The house, with a ground floor of 162 m², a first floor of 93 m² and 143 m² of landscaped terraces, was designed so that the olive trees are in the middle. There are three bodies enclosing an inner courtyard "paved" with wood, in the middle of which are trees. The house has a central building, from which two other buildings extend to the rear. One of the buildings has a shorter storey, allowing a terrace from which you can enjoy the crown of olive trees. The design follows the pattern of Provençal houses, with large, bright windows and tall, glazed doors that open generously onto the terrace.

The elements of the house - walls, floorboards, wooden roof - were built in the Dimmer factory in Comănești. Being a spacious house it took 6 weeks to build all the elements. The necessary wood was cut and dried in the factory. After lamination and the necessary mechanical processing of the joints, the wood was treated by immersion with fire retardant and insect repellent substances. Basaltic wool was installed in the wall frames. Finally, all the elements were packed and transported to the site in France.

wooden houses dimmer

wooden houses dimmer

wooden houses dimmer

wooden houses dimmer

Because they worked fast and well, they'll be back

Work began on site in May with the pouring of the foundation. Across the road was another site, for a stone house, started a year ago. After the time needed to harden the concrete, work began on installing the house's components. Assembling the house and covering it took less than a month. Basically, in 3 months, including the time in the factory, the house was ready "in red". Short working time on site is precisely due to prefabrication in the factory. The higher the degree of prefabrication, the shorter the time spent on site.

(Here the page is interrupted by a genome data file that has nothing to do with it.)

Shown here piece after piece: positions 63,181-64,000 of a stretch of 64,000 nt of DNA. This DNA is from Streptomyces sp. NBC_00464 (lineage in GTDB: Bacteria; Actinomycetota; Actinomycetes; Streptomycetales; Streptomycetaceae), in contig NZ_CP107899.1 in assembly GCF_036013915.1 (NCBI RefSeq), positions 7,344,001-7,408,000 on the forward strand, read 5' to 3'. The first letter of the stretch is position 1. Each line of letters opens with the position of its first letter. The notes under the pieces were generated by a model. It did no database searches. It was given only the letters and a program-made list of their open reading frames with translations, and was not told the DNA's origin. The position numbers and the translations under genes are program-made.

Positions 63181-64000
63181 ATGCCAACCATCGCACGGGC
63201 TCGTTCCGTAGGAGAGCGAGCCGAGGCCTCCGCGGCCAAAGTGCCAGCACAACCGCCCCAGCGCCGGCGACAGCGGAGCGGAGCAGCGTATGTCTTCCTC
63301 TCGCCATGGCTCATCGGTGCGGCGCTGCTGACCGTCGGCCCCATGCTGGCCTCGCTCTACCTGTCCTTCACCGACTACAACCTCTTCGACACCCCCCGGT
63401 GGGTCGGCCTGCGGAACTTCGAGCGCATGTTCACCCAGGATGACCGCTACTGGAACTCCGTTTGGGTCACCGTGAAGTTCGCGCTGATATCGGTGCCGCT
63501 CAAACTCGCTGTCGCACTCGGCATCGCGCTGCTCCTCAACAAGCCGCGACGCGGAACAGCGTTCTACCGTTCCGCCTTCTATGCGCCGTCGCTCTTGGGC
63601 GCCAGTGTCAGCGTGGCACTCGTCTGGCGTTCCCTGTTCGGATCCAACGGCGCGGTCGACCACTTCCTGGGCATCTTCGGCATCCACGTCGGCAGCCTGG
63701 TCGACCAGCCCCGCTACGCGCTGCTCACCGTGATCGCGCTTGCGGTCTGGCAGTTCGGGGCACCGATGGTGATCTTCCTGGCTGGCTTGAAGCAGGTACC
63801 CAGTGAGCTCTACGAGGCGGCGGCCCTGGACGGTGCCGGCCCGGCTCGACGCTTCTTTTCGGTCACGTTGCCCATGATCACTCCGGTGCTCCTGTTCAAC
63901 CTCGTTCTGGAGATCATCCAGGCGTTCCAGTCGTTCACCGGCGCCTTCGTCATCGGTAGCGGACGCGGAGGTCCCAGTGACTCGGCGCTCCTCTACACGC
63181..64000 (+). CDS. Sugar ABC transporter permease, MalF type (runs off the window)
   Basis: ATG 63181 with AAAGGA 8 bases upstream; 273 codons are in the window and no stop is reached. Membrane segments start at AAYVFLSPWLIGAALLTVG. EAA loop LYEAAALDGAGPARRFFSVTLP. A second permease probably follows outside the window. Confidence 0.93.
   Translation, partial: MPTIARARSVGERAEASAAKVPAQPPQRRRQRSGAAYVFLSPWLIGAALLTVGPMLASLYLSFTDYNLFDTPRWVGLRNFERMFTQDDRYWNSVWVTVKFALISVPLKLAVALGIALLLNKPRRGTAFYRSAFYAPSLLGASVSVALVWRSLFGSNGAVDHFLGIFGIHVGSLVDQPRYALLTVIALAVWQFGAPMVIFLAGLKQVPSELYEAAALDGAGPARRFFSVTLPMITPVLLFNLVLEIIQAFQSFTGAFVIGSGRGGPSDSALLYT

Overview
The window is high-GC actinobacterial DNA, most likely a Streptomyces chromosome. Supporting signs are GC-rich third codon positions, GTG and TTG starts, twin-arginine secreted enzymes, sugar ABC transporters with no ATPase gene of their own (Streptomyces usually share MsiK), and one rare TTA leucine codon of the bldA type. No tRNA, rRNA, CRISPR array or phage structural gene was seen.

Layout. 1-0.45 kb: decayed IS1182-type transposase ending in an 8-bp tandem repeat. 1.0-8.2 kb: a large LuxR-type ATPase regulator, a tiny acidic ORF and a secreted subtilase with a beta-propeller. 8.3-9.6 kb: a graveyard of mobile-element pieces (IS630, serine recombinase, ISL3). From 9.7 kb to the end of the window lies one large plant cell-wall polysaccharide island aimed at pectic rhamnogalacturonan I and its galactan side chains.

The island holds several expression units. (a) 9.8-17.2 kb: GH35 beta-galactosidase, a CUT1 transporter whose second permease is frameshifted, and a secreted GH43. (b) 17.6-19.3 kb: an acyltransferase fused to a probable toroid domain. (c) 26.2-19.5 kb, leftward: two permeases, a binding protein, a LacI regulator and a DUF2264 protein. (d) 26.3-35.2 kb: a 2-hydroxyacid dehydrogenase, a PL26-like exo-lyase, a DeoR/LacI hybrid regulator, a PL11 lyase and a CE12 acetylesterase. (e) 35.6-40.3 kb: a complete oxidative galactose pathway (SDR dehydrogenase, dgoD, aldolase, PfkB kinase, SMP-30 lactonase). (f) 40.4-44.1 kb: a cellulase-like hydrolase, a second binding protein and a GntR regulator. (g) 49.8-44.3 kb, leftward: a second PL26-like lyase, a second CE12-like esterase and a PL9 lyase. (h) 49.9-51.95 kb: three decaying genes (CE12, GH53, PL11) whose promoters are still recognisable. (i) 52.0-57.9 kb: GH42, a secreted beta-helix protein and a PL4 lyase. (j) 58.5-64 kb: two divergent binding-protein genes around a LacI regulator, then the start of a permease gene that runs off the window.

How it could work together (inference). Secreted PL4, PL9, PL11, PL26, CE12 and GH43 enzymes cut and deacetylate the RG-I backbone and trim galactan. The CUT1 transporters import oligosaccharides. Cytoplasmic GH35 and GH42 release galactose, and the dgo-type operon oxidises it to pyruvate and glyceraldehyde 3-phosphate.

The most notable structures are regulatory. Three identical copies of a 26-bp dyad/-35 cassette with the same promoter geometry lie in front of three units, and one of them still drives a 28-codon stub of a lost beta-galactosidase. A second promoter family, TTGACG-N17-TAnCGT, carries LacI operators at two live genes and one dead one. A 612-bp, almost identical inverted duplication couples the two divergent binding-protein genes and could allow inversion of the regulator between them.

The work continued inside with the electrical, heating and water supply routes, plastering the walls and finishing them. On the outside the house was clad with 100 mm thick basalt wool thermosystem, which was then plastered and painted. A colour specific to the area was chosen and the house blends in perfectly with the local landscape. Looking at it now, only the owners and those involved in the design and construction can still call it a wooden house. Everything was completed in October and the owners moved into the house in November. Work on the site across the street was ongoing and continued after the Dimmer team left.

Six months after the move, when the owners met again with Dimmer representatives, work was still going on at the construction site across the street. They returned to France at the request of the owners' daughter who was very pleased with the house and the speed with which it was built. She decided she wanted one just like it - made of prefabricated structures - by the same builders. And so they got another contract to start this spring. The pandemic delayed it a bit, but didn't stop it. Work on the factory will start soon, and on the construction site as soon as possible. Dimmer promised to keep us informed of developments. We await information and photos from the scene.

wooden houses dimmer

About the author

Mihaela Radu

Mihaela Radu is a chemical engineer but has a great passion for wood. She has been working in the field for more than 20 years, wood finishing being what defined her during this period. She gained experience working in a research institute, in her own company, as well as in a multinational. She wants to continuously share her experience with those who have the same passion - and more.